Seasons of Change



Every fall, as the trees begin to change here in Western, New York, I am reminded of how change is always happening all around us. I don’t always choose to tap into it, but it is happening whether I do or not. This year, life has changed so many times that it has been hard to cope. As I contemplate all that is going on around me, I’m brought to the quote,

“People enter our lives for a reason, a season, or a lifetime.”


So much of the past year has focused on those in my life and all the changes that has occurred around me that impact my daily interactions.


For example, so much has changed for my kids as they get older from friends to likes to needs from me, for my husband and his job, and so much inside of me has changed. Always one to keep things in, the changes this year have me going out- emotionally, verbally, at times acting out (not always my best self in those moments for sure), and creatively. Like the trees going from green to yellow, orange, and red, then blown away by a strong wind, just as I get comfortable somewhere, something changes. Change happens quickly and gradually simultaneously. There is beauty in those branches for a short time, and then the next season comes. Seasons of life seem to be this way too lately.


This past March, my dad with whom I am very close, had his first stroke. The hardest part is even though I only live three miles from him, I was in a different part of the country when it happened and couldn’t get to him or my mom. And when I said I would fly back, I wouldn’t have been let in the hospital because of COVID. In a moment, my whole world changed, my dad changed, and our family was forever changed.


Now, through the grace of God (I know not everyone believes in God and I’m absolutely fine with that, but I do and I’m less apologetic these days about it) and great insurance, my dad was able to attend a rehab program and is doing okay. His treatment helped him move his limbs again and gain back some cognitive skills. And then, in June, I lost a very dear friend to cancer. Her illness was so quick, it stole her from the world within a month of diagnosis. One night we were talking about writing and the next about how scared she was she might not make it through to see her next birthday. At the end of that conversation, I told her I loved her (as we always did when we said goodbye) and that was the last thing we said to each other. The winds of change were at it again and a few days later she was gone. Just like that. Thank goodness she knew how I felt about her. It doesn’t change the grief, but it helps me feel just a little solace in a really shitty situation.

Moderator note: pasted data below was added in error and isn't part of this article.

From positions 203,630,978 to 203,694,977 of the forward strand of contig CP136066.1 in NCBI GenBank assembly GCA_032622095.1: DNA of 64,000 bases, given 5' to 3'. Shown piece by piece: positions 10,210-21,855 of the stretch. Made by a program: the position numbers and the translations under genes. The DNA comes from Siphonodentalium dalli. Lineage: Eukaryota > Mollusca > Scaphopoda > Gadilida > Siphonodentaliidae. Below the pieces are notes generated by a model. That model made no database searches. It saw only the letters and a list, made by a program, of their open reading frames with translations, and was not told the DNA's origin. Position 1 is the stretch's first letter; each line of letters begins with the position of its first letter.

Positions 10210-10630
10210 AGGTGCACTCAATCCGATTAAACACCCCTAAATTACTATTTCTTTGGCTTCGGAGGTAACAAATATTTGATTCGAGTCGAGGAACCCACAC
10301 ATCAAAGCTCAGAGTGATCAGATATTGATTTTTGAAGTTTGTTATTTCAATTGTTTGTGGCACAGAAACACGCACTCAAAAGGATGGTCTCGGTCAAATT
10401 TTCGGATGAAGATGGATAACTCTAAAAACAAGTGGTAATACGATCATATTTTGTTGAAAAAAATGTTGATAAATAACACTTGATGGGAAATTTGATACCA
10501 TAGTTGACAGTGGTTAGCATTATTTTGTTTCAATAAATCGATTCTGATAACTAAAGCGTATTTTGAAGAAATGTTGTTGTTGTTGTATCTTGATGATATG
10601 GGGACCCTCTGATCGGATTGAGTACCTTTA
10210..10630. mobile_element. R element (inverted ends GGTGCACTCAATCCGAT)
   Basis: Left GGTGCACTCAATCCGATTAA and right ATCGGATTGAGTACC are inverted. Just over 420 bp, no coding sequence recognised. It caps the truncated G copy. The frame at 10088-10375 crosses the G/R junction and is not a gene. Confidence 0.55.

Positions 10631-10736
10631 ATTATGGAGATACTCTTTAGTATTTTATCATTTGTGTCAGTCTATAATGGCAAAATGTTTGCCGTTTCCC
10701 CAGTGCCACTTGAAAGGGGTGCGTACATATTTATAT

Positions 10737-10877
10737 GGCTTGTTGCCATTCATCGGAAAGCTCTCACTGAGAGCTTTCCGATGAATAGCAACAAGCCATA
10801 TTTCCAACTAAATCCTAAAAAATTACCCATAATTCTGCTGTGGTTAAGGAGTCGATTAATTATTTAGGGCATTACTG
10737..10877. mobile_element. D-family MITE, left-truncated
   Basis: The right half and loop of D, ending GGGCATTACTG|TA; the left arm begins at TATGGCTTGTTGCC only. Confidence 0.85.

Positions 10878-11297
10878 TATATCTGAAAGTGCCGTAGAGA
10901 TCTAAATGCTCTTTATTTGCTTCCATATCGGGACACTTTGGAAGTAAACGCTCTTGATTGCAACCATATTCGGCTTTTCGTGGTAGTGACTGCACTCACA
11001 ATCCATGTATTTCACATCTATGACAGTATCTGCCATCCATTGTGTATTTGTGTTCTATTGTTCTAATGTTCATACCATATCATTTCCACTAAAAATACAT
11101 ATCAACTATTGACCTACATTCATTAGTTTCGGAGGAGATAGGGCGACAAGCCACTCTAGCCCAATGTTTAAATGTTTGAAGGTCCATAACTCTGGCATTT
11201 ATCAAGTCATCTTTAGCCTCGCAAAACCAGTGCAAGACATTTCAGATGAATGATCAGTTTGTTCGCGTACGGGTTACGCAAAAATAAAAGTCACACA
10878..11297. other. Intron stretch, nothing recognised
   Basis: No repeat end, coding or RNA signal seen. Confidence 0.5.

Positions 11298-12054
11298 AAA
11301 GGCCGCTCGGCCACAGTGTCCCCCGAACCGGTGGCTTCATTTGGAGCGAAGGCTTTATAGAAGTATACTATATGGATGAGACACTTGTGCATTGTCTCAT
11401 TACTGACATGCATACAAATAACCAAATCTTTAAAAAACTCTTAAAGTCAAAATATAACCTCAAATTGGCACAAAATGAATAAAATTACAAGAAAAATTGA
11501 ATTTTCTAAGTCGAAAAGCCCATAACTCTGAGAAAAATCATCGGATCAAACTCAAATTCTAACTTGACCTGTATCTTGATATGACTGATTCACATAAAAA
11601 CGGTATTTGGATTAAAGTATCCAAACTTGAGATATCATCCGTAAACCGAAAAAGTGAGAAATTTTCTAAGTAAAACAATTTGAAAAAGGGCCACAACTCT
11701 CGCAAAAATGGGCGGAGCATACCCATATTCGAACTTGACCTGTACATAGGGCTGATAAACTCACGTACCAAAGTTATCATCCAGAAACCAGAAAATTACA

These unexpected events hit me like a ton of bricks, and most recently, my father has begun to have mini-strokes and seizures. Doctors are a bit baffled and aren’t sure what is causing it. Change keeps happening around me, impacting me, and most of all, making me grieve in ways I never expected. My children are facing grief for the first time as humans old enough to understand that loss happens and there is a powerlessness that goes along with it. I wish I could save them from the pain of knowing that illness and death happen. And honestly, grief is such a wicked bitch. She appears at the most unexpected times and causes me to feel and act in ways foreign. For me, the wave of emotions comes when I am driving, in between clients, or sometimes in the middle of the night when dreaming. I hold it together most days pretty well. Most people don’t even know what is going on. I’m not a big sharer. Never have been. It’s a gift and a curse. I want people to be able to come to me, but I struggle to let others help me. I often go internal. Sometimes I turn to work too much, but often just spend more time alone. I’m blessed to have bursts of creativity during these times that keep me looking forward, processing, and moving through the emotional rollercoaster. I also have a strong spirituality. It helps. And so do naps.


I realize though that I hide the grief not because people don’t understand, I don’t want to make them uncomfortable. So I will hold it in, carry it, and pretend I’m okay when I’m not to save others from feeling uncomfortable. I pick my attachment to them and worry about their possible emotions over my actual ones! And so, I will write it here. Maybe it is to get it out. Maybe it will let you know that if you are grieving, you truly are not alone in your grief. If I could carry it for you, I would. But maybe together we can just know that being strong doesn’t mean we have to hold it all in. Sharing it can help release the pain. It can allow those in whether it be for a reason, a season, or a lifetime. We need each other. I need you.

Thanks for sharing in my journey.


Authentic and brave,

Beth




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